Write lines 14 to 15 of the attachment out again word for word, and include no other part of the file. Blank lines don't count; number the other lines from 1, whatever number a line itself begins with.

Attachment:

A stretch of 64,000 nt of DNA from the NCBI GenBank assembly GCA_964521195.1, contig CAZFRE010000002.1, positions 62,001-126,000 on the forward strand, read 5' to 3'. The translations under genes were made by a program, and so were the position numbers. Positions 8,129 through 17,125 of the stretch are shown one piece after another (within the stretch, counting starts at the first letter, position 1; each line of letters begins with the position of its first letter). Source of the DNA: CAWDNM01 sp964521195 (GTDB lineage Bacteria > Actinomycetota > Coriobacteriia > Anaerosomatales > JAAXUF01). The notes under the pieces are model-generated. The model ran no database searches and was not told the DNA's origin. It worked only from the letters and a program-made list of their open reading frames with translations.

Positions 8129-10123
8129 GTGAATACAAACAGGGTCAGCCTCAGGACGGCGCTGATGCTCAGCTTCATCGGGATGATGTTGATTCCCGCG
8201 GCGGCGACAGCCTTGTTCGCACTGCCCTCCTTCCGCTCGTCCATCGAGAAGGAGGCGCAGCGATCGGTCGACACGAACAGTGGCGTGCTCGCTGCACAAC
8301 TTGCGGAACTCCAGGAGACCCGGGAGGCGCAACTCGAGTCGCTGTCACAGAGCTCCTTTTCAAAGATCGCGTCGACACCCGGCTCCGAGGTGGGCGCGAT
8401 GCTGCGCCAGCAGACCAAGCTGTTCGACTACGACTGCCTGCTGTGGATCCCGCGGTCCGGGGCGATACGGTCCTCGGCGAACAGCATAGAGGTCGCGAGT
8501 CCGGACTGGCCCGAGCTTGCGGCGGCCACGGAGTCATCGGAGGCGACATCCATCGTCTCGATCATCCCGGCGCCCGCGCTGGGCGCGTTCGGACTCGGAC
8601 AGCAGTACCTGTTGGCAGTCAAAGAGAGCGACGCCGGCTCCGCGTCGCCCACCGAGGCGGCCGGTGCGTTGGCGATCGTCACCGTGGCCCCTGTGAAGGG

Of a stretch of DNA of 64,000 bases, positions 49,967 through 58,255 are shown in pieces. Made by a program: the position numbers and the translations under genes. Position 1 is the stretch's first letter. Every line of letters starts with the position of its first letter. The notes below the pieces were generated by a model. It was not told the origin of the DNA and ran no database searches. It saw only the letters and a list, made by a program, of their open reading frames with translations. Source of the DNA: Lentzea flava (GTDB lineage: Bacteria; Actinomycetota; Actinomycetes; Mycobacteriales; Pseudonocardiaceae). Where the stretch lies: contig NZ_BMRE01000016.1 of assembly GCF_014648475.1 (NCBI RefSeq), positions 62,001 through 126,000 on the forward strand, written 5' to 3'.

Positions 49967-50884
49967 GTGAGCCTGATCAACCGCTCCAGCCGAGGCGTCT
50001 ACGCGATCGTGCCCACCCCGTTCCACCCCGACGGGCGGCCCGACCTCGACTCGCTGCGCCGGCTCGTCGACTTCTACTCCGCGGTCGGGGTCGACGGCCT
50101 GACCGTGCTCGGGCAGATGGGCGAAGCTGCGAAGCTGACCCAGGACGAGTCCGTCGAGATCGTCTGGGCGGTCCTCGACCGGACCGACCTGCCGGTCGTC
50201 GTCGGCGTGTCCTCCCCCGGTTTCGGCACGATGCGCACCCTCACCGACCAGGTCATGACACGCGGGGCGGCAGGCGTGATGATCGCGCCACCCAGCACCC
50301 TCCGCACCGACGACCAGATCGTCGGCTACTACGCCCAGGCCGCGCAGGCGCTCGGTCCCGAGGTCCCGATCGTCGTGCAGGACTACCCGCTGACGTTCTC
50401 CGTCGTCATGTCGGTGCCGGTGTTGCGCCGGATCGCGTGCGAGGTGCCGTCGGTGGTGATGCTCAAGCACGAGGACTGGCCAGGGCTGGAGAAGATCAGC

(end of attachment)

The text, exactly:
50201 GTCGGCGTGTCCTCCCCCGGTTTCGGCACGATGCGCACCCTCACCGACCAGGTCATGACACGCGGGGCGGCAGGCGTGATGATCGCGCCACCCAGCACCC
50301 TCCGCACCGACGACCAGATCGTCGGCTACTACGCCCAGGCCGCGCAGGCGCTCGGTCCCGAGGTCCCGATCGTCGTGCAGGACTACCCGCTGACGTTCTC